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Old 11-17-2012, 06:26 AM   #1
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What are the differences between Saxon and Everyday Math?

I'm looking into kindergarten options for my oldest DD and we are considering private school for her. The first school I toured proudly told me that they do Saxon math while the second was very pleased to say they do Everyday Math.

What are the differences between those two math programs? It seems like they take pretty different approaches to introduce math skills to kids.

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Old 11-17-2012, 08:45 AM   #2
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I don't know the difference between the 2 but will say our school used Everyday math when my oldest started school. It was awful for him. It would take us hours to do his math homework, this was just basic adding single and double digit numbers. The way Everyday math teaches isn't the right way for him. I am not sure what the use now because DS2 and DS3 don't bring home a lot of homework but I know it isn't everyday math. Now that my oldest is in 6th grade and not doing the simple problems anymore it is so much easier. Good Luck with your decision.
ETA here is how they teach double digit addition
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Old 11-17-2012, 08:57 AM   #3
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Total opposite ends of the spectrum! Both spiral (review, reteach and extend on concepts continually - you don't do a unit on geometry and then are done with it until next year). Saxon is a very teacher directed, direct instruction model. Teacher tells you how to do it and then you practice it. Everyday math is more exploratory. You investigate something to learn what happens. Instead of just being told a triangle has 3 sides, you would look and many triangles to determine what us the same about them. I have no experience with either, thus is just what I have heard, so take it with a grain of salt as I could be a little off
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Old 11-17-2012, 10:47 AM   #4
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Re: What are the differences between Saxon and Everyday Math?

I know you can find samples and reviews of Saxon online. You can probably find the same of the other program (can't even remember the name right now ). You could compare both that way.
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Old 11-17-2012, 02:51 PM   #5
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Quote:
Originally Posted by Mommy/4boys
ETA here is how they teach double digit addition
Ugh it took me like 10 mins to understand this.
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Old 11-17-2012, 03:07 PM   #6
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Re: What are the differences between Saxon and Everyday Math?

DD's school (she's in Kindy) uses Everyday Math. I showed that to DH, and he is like, "But that is wrong. If I wrote computer code like that, it would take 5 minutes to open your email!"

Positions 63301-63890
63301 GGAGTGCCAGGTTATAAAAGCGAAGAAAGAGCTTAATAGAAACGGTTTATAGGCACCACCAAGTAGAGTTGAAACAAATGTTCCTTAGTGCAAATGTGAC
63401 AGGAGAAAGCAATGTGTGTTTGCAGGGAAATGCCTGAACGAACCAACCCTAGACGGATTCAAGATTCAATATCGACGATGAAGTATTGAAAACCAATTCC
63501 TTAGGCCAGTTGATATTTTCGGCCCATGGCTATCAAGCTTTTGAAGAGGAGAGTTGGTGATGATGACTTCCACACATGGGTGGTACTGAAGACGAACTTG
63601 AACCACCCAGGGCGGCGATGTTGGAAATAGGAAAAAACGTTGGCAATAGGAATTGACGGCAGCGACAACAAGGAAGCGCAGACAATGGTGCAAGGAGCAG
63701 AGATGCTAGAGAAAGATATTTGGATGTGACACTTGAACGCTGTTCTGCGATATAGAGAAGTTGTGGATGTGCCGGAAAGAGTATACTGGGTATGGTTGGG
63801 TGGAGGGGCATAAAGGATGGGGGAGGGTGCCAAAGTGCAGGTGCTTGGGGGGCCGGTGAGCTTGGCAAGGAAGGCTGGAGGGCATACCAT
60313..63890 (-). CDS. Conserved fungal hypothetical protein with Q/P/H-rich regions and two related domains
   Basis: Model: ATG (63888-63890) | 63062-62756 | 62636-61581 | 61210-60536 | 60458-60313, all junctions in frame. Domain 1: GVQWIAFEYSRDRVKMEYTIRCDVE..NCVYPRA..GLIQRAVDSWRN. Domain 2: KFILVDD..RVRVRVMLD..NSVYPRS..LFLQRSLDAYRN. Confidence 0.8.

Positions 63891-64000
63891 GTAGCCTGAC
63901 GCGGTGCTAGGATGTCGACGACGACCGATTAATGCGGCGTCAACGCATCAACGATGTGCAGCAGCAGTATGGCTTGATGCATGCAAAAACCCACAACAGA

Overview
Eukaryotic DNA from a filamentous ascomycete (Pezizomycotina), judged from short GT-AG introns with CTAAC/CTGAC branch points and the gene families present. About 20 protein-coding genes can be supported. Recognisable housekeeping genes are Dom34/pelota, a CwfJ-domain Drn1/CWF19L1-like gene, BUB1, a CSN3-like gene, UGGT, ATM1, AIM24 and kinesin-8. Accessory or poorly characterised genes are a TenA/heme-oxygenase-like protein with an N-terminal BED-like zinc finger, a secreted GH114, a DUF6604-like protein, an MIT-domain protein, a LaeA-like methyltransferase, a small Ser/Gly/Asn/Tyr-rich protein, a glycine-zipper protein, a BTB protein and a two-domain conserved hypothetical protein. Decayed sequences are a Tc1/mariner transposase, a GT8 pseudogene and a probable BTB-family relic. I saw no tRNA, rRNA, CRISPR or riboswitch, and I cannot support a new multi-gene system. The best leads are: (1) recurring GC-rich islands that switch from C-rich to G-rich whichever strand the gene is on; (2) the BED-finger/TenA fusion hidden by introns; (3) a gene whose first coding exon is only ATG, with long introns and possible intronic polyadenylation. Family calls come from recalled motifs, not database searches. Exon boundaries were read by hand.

He is not excited for 1st grade now.
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Old 11-17-2012, 07:57 PM   #7
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Quote:
Originally Posted by magdalynaa

Ugh it took me like 10 mins to understand this.
And that is why it would take us hours to finish his math. My brain doesn't work that way and it is hard to help when it doesn't make sense to you.
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Old 11-17-2012, 08:15 PM   #8
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Everyday Math is a spiral. Instead of mastering a skill and moving on, it touches on a lot of things in cycles. It also requires quite a bit of reading (word problems, ect) and writing (narrative explanations of processes) compared to many other math programs. I know nothing about Saxon math. Lots of kids with difficulty reading rapidly fall behind in Everyday math. I would avoid any program using Touch math (counting the dots on numbers), there's some evidence it prevents kids from memorizing math facts.
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Old 11-17-2012, 09:44 PM   #9
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Re: What are the differences between Saxon and Everyday Math?

Quote:
Originally Posted by Mommy/4boys View Post
I don't know the difference between the 2 but will say our school used Everyday math when my oldest started school. It was awful for him. It would take us hours to do his math homework, this was just basic adding single and double digit numbers. The way Everyday math teaches isn't the right way for him. I am not sure what the use now because DS2 and DS3 don't bring home a lot of homework but I know it isn't everyday math. Now that my oldest is in 6th grade and not doing the simple problems anymore it is so much easier. Good Luck with your decision.
ETA here is how they teach double digit addition
Whoa! That took me a bit to figure out! Why in the world do they teach it that way? That really doesn't seem to make sense!
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Old 11-18-2012, 05:42 AM   #10
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I'm going to be the odd one out here. I love that method of teaching adding double digits. Instead if the kids just learning a process they really are going to be able to understand why we "carry the one". Contrary to popular belief, simply memorizing the steps to get the right answer is a horrible idea, even if they can do it everytime.
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